Building a Java Virtual Machine: How hard could it be?

Ben Zotto
11 min readJan 2, 2021

Part 1 of a series discussing the joys and pitfalls (mostly pitfalls) of hacking together a minimal JVM in Javascript. The live code base — a very rough work in progress! — is on GitHub. Subscribe for further updates! ;-)

This past summer, I had a conversation with a friend about his need to run small Java programs in a web page. It was a pandemic summer and I had some time, so this made me wonder how hard it would be to put together a small, simple Java Virtual Machine (JVM) in Javascript. I have done some hobby work on CPU emulation, but… I haven’t actually worked in Java or Javascript since about 2010. So ha ha ha, I was completely unqualified.

My goal was to get Hello World to run, which is to say, this bit of code:

class HelloWorld extends Object {
public static void main(String[] args) {
System.out.println("Hello World");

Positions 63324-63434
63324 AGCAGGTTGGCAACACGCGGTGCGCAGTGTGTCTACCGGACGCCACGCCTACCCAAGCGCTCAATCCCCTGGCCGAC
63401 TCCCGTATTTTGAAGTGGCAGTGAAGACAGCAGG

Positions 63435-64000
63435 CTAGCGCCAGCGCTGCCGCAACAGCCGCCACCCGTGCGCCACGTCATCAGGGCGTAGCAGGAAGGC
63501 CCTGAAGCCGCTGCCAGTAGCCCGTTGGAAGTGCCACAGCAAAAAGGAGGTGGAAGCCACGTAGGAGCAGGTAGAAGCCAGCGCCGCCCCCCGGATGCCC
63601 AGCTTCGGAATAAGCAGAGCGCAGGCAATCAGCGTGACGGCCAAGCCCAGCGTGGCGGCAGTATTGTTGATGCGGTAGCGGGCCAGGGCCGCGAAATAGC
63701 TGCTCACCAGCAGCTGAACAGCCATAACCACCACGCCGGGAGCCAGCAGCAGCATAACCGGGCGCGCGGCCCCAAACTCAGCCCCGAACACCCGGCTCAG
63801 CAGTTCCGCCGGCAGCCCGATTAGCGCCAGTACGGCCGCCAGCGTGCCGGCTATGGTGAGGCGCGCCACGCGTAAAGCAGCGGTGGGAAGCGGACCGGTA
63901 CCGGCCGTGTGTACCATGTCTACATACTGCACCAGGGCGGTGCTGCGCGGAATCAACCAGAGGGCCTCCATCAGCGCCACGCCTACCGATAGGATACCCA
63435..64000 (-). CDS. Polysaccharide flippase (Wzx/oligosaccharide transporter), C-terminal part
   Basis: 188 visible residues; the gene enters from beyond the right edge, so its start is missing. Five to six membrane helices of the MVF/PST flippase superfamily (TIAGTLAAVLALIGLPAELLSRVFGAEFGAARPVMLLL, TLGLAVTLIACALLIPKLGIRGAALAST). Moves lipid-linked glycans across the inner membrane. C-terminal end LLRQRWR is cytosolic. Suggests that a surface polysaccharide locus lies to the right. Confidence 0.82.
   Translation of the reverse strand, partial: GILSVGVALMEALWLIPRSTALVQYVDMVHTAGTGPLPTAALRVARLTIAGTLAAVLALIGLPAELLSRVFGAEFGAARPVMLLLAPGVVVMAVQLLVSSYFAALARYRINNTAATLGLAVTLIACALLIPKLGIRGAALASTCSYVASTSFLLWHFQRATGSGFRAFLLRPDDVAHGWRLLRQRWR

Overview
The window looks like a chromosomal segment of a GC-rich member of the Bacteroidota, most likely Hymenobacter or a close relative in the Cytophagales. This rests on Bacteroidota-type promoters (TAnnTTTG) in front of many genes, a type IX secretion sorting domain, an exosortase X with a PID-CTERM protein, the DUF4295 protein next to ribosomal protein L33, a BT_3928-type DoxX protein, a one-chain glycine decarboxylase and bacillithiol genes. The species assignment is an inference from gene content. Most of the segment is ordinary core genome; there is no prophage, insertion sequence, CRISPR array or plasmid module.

If you compile and run this file in a terminal, you get this:

% javac 
% java HelloWorld
Hello World

The first step invokes the compiler (javac) which produces a file called HelloWorld.class. The second step executes the compiled class’s main method.

I was interested in the second half, executing the compiled class file. I wasn’t sure how the output part was going to work but figured I’d plow in and see how far I got.

So I opened up a scratch HTML page and a scratch JS file and figured I’d try to load this class file.

Buster says Java is where it’s at

What are we working with here?

Might as well start with a look at this HelloWorld.class file. It’s 425 bytes long and it looks like this:

CAFEBABE 0000003B 001D0A00 02000307 00040C00 05000601 00106A61 76612F6C 616E672F 4F626A65 63740100 063C696E 69743E01 00032829 56090008 00090700 0A0C000B 000C0100 106A6176 612F6C61 6E672F53 79737465 6D010003 6F757401 00154C6A 6176612F 696F2F50 72696E74 53747265 616D3B08 000E0100 0B48656C 6C6F2057 6F726C64 0A001000 11070012 0C001300 14010013 6A617661 2F696F2F 5072696E 74537472…